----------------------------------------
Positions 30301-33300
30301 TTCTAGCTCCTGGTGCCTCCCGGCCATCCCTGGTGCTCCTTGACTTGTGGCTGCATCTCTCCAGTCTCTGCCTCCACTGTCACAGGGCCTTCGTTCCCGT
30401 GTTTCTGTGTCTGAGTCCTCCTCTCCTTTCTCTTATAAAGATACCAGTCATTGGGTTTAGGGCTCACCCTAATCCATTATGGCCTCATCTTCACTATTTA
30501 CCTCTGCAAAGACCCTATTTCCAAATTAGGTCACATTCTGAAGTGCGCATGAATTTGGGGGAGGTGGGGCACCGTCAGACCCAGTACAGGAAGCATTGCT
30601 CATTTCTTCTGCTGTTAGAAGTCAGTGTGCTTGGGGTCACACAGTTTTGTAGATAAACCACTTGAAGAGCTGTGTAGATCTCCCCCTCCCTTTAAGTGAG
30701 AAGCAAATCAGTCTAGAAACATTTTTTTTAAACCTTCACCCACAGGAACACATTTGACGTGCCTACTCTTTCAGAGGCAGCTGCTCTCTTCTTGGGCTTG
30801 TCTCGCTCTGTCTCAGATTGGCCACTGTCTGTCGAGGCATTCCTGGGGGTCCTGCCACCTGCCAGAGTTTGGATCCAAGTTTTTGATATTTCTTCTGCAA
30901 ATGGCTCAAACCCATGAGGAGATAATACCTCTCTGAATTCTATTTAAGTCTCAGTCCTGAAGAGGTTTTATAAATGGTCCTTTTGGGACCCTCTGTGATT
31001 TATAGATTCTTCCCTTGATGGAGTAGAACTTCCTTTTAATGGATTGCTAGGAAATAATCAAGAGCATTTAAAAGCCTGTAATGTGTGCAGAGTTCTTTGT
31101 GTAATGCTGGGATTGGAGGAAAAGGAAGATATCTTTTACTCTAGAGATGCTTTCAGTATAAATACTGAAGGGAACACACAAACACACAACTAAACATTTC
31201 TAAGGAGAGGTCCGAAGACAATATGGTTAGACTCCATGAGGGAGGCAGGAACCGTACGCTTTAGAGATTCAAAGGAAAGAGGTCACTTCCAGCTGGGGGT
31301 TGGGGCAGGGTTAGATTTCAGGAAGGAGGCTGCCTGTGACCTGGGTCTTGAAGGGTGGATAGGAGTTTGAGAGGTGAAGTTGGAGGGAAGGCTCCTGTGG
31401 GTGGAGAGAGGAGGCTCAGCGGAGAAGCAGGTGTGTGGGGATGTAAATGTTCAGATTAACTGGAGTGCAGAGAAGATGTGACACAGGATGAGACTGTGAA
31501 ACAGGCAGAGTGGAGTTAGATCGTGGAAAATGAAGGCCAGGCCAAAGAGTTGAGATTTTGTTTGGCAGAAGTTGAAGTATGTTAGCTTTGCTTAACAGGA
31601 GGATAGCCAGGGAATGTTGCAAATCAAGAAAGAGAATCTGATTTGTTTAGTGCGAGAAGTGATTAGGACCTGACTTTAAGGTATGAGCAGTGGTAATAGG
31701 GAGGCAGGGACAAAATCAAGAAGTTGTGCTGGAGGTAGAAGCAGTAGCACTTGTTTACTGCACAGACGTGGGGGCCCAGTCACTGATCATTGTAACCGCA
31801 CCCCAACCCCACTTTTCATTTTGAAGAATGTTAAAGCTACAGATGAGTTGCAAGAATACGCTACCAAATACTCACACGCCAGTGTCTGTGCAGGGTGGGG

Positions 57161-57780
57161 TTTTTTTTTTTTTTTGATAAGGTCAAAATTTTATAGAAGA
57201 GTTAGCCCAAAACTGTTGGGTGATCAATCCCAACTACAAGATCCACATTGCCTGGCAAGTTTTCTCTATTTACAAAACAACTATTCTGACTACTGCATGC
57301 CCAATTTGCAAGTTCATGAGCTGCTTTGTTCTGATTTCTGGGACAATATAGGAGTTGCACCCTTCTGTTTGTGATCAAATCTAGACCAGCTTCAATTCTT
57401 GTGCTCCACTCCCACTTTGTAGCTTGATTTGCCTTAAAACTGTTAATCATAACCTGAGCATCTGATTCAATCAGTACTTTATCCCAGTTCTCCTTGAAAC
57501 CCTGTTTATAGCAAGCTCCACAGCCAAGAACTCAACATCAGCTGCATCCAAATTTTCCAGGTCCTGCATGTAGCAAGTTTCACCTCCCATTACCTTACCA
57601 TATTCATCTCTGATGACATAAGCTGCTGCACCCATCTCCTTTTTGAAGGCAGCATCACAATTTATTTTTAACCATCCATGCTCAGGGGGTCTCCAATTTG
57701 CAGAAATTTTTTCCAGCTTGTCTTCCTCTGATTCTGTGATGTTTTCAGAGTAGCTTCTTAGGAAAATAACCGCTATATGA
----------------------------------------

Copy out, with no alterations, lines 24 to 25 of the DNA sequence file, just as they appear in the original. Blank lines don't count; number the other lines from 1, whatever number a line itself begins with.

57601 TATTCATCTCTGATGACATAAGCTGCTGCACCCATCTCCTTTTTGAAGGCAGCATCACAATTTATTTTTAACCATCCATGCTCAGGGGGTCTCCAATTTG
57701 CAGAAATTTTTTCCAGCTTGTCTTCCTCTGATTCTGTGATGTTTTCAGAGTAGCTTCTTAGGAAAATAACCGCTATATGA